Following up on my post about the strengths of hardboiled fiction I come to the strengths of some of these old historicals. I’m about halfway through Gardner Fox’s The Bastard of Orleans. Maybe the characterization isn’t anything for the ages, but man, am I being swept along by the pace and the surprising turns. Scenes of great color and action, lots of momentum, and plenty of lovely ladies. By page 40 more stuff had already happened than what often happens in a hundred pages or more of modern fantasy stuff. Will I love it as much as I loved The Borgia Blade? I’ll know by the end. Right now I’m looking forward to seeing what happens next.
I had it in mind as I was thinking about pacing. I’m always thinking about pacing, but I’ve found myself contemplating it even more in the last few weeks. I’m wrestling with the middle section of my novel and wondering why it’s not fast enough to please me.
I think one of the problems we’ve gotten into is, as I mentioned, a market demand for big fat novels. I tried to buck that trend but the market didn’t like it, so now I’m trying to write novels that, if not fat, are still longer. But I’m also trying to give them the only kind of pacing I can tolerate.
First, I’m overdue pointing you towards a fundraiser for Robert Zoltan’s Literary Wonder and Adventure Show. He and Edgar the Raven are seeking backers to keep bringing you interviews and information about your favorite writers and genres. Check it out! Robert’s a great guy and huge fan of the genre, and very supportive of his guests. And Edgar the Raven is a hoot. Or, rather, a caw.
Second, here’s a cool article written by someone who attended one of the woman-only showings of Wonder Woman. I’ve yet to get to the show (it was sold out BOTH times my wife and I took the kids to see it, this weekend AND last), but I hear good things. This article better made me appreciate how empowering it must feel to women viewers.
Back in 2015 I was pretty thrilled by Gardner Fox’s old historical The Borgia Blade. You can find that review here. I was quite pleased by that one, and a little surprised, as I had abandoned his Kothar sword-and-sorcery stories after several heroic efforts on my part. The Borgia Blade was in a whole different category, as you can see from my review.
I’ve since read another by him still far better than Kothar, but not in the same class as The Borgia Blade, which was so good I’ve continued to search for more gold in his body of work, aided by a list from my friend Morgan Holmes (sword-and-sorcery scholar extraordinaire) that had a whole slew of Fox’s historicals under his own name as well as those written under pseudonyms.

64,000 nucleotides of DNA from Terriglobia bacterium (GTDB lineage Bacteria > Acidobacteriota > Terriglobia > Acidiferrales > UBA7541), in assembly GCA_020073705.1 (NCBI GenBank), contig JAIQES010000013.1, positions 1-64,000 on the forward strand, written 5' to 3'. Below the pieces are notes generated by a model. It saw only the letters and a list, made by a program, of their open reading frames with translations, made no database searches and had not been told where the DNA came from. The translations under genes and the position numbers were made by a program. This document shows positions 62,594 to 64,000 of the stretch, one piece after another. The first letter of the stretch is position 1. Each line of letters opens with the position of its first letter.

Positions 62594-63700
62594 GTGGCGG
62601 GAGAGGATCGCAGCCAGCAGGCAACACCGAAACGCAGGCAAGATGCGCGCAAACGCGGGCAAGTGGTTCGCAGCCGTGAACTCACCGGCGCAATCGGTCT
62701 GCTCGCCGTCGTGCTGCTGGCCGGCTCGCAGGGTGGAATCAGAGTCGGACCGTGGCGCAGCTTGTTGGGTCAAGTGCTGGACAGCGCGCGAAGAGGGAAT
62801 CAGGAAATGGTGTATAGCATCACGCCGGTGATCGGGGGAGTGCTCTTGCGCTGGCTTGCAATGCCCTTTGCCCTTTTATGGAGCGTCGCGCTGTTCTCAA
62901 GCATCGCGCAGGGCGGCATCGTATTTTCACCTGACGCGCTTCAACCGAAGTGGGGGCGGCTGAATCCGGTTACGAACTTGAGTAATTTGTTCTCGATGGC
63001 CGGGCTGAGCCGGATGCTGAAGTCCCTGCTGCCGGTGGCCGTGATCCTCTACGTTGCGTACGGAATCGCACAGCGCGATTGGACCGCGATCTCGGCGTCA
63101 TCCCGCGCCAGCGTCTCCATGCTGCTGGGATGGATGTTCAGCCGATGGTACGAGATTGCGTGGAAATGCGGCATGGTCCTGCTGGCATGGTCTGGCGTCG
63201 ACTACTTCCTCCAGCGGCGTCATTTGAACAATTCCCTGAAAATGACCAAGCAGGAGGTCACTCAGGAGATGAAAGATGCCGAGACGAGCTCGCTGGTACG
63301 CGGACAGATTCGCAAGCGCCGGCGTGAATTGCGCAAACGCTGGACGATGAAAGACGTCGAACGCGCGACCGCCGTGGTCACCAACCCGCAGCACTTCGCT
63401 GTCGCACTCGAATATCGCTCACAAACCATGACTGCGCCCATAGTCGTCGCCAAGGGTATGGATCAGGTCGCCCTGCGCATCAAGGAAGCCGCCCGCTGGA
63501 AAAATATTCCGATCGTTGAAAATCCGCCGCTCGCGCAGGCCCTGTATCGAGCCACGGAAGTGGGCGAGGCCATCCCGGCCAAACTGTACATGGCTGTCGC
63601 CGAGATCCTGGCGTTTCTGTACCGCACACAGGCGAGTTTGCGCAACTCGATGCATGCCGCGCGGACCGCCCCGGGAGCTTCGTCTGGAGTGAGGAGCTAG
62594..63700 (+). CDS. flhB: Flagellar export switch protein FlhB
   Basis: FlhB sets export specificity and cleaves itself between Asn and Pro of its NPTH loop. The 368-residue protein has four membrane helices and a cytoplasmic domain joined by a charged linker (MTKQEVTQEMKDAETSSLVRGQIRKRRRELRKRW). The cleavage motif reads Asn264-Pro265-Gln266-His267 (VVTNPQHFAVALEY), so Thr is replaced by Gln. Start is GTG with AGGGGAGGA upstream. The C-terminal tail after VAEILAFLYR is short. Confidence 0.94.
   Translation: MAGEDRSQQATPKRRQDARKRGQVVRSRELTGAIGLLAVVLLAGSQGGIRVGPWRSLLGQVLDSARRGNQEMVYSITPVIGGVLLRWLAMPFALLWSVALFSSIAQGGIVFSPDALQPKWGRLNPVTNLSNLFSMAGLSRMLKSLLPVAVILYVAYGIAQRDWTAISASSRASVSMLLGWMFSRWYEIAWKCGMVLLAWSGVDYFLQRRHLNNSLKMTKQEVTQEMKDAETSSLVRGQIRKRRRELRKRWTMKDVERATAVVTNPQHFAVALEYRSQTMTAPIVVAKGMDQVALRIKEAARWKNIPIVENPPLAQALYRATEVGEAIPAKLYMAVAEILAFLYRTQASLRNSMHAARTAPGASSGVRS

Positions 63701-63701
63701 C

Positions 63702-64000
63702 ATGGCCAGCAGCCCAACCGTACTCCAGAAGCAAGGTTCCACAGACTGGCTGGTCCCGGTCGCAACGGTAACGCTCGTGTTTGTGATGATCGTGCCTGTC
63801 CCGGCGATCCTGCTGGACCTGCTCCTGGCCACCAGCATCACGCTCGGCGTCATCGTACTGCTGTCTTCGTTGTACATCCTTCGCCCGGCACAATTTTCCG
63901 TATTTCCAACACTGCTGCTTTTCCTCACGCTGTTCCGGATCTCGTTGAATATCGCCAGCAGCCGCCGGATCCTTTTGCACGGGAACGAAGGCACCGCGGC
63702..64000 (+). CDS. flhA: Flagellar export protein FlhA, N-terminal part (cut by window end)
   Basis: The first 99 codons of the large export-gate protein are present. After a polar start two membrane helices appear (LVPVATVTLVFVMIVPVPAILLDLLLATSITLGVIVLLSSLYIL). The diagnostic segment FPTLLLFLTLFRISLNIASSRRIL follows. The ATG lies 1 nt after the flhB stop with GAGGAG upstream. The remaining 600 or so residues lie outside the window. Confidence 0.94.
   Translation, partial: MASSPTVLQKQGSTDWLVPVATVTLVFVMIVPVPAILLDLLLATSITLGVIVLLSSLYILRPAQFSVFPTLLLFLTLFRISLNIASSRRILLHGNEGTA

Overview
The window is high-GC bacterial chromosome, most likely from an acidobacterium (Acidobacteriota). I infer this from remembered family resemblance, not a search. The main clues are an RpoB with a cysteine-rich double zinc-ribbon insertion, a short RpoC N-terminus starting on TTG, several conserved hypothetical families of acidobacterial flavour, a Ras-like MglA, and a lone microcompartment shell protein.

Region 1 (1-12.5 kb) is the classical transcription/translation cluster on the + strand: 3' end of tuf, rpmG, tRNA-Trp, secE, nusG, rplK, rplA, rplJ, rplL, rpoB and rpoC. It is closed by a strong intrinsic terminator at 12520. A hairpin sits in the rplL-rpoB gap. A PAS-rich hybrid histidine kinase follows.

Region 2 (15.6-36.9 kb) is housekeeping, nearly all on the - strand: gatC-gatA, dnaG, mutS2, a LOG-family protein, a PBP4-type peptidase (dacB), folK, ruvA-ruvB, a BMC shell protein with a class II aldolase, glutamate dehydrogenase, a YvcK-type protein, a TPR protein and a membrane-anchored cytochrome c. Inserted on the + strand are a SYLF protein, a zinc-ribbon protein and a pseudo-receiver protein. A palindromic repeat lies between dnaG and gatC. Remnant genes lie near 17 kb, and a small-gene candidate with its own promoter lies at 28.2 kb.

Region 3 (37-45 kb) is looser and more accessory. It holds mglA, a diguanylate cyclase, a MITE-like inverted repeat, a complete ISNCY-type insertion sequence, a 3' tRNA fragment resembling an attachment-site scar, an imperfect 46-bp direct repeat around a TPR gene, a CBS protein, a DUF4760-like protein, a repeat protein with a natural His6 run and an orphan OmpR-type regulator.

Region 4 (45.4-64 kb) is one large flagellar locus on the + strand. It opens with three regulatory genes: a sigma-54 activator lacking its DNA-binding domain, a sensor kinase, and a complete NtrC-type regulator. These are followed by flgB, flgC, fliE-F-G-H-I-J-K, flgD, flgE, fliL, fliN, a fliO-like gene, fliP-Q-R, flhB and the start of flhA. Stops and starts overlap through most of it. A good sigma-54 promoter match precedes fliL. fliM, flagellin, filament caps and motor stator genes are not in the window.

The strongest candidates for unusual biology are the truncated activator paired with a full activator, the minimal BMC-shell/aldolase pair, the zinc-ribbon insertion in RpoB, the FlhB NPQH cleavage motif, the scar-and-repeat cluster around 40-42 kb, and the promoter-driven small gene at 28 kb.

First up (just as soon as I finish some other books) is The Bastard of Orleans. After that will come another Gold Medal paperback, perhaps Terror Over London. I’ve never shared the fascination with Jack the Ripper that many people have, but Chris Hocking tells me that this book is supposed to have a good reputation. Read More
I intend to discuss them, and some of my other favorite Wade Miller titles, with Chris Hocking in an upcoming post. As I think we once mentioned, don’t go reading discussions, because many of those who discuss the novels carelessly reveal the solution to the mystery. And these really are so tightly plotted you’ll be hard pressed to know what’s going on until the end, so that kind of indifference is inexcusable. These are highly crafted mysteries.
I was just eager to read them — I didn’t mind if my editions were mis-matched, hence the different cover styles and sizes. You’re lucky. So long as you don’t mind e-books, you can find the whole set right here.
We’re not big video game players in my house. Every winter my wife and son break out some old video games — usually Zelda or Zelda like bright, friendly adventure/quest games from older platforms — and that’s about it. We’re not up on the latest graphic breakthroughs or gameplay techniques, so that if someone states that a game has “dated graphics” or has puzzles that are “too simple to solve” I’m generally not worried: A. even dated graphics usually look just fine to us, because they’re probably at least as good as the ones we’ve seen played B. people who regularly play games are more used to solving certain puzzles a certain way, and we haven’t seen them.
This winter, though, we didn’t play much. I guess we were tired of the same old games, finally. I wasn’t able to track down any new ones, and so the wife and son in particular were still wanting a fun diversion.
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